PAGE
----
The GO2A has more than enough power to drive the Q’s.
    Philips Fidelio X2 ($300):
    This session was made using the single ended connection on the GO2A Infinity.  The X2’s quite warm and full by itself which makes a very good combination with the clean, clear and slightly bright presentation from the GO2A. Just like with the V2+ Infinity recently I really feel that the GO2A bring out some of the best performance I’ve ever heard from the X2’s, taking advantage of both the great quality bass of the GO2A as well as its overall smooth and detailed sound signature. This is an excellent combination in my opinion.
     The GO2A has more than enough power to drive the X2’s.
    Hifiman HE400i ($449):
    This session was made using the balanced output on the GO2A Infinity. The HE400i’s is also an excellent pairing with the GO2A. Although I may prefer the HE400i’s in a tube set up for a more relaxed listening the GO2A also performs very well with them. Bass is tight, details and separation are great and overall performance is very enjoyable.
    The GO2A has more than enough power to drive the HE400i.
    Aurisonics ASG-1PLUS ($500):
    The ASG-1PLUS is an 11Ohm hybrid IEM (1 DD + 1 BA).
    This session was made using the single ended output on the GO2A Infinity. The 1PLUS has an overall laid back and relaxed mid-centric presentation that pairs perfectly with the GO2A. The analogue and slightly bright characteristic from the GO2A bring a nice energy to the 1PLUS making it very enjoyable and great sounding. The great detail retrieval and separation does also pair great with the 1PLUS and this is one of the best performances that I’ve heard from the 1PLUS for my preference.
    There’s no background hiss whatsoever with the 1 PLUS:
    Super Audio 6 ($250):
    The Super Audio 6 (SA6) is a six BA driver Chines DIY offering. It has a warm, smooth, intimate and mid-centric overall presentation. This session was made using the balanced output of the GO2A. The combination of the GO2A and SA 6 is a great match and the liquid, creamy and intimate character of the SA6 does really come to live with the energy, amount of details and slightly bright sound the GO2A bring to the presentation, This, combined with the lovely analog sound from the GO2A makes this combination extremely good.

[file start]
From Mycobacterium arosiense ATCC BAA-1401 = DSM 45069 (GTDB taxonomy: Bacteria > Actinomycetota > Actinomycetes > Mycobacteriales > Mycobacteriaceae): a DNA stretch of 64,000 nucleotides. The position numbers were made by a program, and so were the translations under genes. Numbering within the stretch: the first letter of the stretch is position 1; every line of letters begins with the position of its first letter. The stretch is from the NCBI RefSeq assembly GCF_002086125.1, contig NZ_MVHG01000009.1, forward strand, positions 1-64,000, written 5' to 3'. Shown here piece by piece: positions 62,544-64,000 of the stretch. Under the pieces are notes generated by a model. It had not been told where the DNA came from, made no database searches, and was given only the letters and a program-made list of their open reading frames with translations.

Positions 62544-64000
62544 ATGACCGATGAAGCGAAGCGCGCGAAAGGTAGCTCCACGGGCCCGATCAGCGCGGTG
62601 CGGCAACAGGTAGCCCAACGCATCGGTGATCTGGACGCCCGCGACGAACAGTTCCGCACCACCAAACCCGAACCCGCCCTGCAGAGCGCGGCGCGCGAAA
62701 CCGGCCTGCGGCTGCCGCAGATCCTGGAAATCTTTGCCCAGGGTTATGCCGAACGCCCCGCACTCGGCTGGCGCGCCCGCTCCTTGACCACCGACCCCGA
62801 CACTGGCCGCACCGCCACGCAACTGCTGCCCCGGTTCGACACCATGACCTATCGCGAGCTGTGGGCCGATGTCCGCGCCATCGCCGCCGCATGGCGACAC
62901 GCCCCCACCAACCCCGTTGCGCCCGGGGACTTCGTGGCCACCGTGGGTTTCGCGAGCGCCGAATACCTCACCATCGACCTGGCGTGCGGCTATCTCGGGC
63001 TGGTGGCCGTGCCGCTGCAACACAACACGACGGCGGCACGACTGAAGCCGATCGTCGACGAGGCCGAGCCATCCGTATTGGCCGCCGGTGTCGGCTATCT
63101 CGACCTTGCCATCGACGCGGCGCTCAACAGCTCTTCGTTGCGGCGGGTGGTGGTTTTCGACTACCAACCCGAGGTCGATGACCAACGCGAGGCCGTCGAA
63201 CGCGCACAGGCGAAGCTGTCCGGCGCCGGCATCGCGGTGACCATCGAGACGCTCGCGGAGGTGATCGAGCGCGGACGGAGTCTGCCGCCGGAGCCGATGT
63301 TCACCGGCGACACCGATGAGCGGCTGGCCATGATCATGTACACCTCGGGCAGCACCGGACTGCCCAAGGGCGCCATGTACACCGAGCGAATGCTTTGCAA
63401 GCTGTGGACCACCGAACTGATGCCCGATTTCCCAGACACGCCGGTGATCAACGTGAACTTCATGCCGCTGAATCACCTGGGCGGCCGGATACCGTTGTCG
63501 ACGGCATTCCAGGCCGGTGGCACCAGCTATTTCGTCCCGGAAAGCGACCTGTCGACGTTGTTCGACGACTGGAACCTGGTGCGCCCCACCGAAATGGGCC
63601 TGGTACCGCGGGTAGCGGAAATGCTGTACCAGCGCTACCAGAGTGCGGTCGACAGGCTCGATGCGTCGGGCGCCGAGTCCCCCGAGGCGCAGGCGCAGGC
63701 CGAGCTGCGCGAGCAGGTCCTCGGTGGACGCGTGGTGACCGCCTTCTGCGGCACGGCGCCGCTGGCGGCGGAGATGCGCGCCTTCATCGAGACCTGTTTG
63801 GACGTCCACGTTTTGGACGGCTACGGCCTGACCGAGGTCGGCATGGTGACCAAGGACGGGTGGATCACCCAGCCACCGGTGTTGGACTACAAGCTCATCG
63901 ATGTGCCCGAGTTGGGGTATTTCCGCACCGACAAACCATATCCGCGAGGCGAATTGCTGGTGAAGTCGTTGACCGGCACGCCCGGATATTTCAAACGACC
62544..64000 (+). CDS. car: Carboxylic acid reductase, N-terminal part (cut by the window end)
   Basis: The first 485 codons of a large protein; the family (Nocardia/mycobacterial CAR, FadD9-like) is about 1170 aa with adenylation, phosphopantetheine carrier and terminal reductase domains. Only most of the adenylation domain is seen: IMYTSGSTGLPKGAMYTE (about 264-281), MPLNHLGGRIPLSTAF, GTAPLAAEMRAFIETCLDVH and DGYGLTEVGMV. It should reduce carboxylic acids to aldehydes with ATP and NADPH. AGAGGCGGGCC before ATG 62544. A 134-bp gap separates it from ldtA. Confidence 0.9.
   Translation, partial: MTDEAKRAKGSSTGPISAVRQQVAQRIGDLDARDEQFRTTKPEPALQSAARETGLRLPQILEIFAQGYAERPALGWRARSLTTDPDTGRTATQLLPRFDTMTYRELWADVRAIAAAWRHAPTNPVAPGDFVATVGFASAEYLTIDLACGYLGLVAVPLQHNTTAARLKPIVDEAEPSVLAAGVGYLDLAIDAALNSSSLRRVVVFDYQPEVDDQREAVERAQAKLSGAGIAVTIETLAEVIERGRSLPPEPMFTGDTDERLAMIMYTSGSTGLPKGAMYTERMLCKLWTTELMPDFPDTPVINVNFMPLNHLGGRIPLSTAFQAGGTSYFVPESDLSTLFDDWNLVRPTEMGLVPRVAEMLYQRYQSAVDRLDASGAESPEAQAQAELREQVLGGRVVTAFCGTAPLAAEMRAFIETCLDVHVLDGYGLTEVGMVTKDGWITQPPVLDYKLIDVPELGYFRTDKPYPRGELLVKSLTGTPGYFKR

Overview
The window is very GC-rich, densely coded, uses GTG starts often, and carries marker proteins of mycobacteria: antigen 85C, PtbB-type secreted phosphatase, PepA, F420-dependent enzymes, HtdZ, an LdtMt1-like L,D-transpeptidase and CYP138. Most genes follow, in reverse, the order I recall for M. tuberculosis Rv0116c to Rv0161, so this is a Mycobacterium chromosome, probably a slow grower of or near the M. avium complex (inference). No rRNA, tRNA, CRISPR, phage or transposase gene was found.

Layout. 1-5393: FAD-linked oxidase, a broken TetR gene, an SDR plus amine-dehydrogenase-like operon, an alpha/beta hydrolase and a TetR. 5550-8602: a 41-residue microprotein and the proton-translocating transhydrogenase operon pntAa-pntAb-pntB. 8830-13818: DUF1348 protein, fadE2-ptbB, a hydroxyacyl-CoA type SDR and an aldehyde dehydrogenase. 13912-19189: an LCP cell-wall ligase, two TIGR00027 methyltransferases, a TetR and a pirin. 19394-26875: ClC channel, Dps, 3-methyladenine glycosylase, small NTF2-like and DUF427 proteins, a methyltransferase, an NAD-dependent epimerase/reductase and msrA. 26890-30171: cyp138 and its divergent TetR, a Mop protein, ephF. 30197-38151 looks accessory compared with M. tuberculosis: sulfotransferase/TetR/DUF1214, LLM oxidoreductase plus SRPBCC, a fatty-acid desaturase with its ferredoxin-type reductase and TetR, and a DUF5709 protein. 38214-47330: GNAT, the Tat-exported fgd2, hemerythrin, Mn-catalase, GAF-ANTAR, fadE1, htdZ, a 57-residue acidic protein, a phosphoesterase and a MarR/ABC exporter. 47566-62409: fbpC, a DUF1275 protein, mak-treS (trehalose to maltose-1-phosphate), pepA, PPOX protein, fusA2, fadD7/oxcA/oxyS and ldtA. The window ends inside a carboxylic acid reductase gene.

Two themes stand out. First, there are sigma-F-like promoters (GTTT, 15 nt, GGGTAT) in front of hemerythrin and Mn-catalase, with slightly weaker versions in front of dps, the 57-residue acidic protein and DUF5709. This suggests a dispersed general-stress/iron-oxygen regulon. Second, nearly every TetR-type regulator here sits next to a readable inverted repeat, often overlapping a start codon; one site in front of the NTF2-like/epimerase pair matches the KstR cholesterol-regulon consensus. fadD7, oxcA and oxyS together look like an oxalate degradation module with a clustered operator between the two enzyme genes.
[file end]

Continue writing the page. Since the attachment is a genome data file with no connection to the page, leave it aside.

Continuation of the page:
There’s no hiss with the SA6’s when using the lowest gain setting.
    To sum up the matching section the signature of the GO2A Infinity works really well with all the headphones and IEM’s I’ve tried it with. . There’s also a very low background hiss even on the lowest gain setting when paired with my most sensitive IEM’s that might be worth noticing. In total I’d still consider the GO2A Infinity an excellent all-rounder when it comes to pairing.
    LH Labs has worked their magic once again with the Geek Out 2A Infinity. It is a great offering that almost manage to keep up with one of my all-time favorite portable amp/DAC, the V2+ Infinity also from LH Labs when it comes to sound quality and it does this at about half of its asking price.
    These USB memory stick sized amp/DAC’s often doesn’t offer much of excitement when it comes to features but at least the GO2A offer the possibility to switch between both gain settings and digital filters. The only thing that I’m missing is a physical volume control on the unit since I many times prefer this over changing the volume on my laptop or computer. Not to forget it does also offer both single ended AND balanced output. I can’t, from the top of my mind, think of any cheaper amp/DAC combo that gives you this option. Not only is this a cheap way (relatively speaking) to get a source with a balanced output but it also both sound and look amazing.
    For anyone looking for a unit in this price range to use with a laptop or computer the LH Labs GO2A Infinity is a very easy recommendation and probably the best sub $300 solution in this size that I’ve come across so far. It’s also a great option for people looking to try out running their headphones and/or IEM’s balanced. Did I also mentioned that it looks absolutely fantastic in red?
    Audio Quality: 4.5
    Design: 5
    Quality: 5
    Value: 5
    Features: 4.5
    1. View previous replies...
    2. peter123
      @Larry Ho Thank you Larry! This is really a great performing unit, keep up the good work.
      peter123, Dec 5, 2016
    3. LoryWiv
      Thank you for a great review! can you give any additional info. about how to power this if using with an Android phone via USB 2 Go?
      LoryWiv, Dec 8, 2016
    4. DJ The Rocket
      @lorywiv I was wondering the same thing
      DJ The Rocket, Apr 5, 2017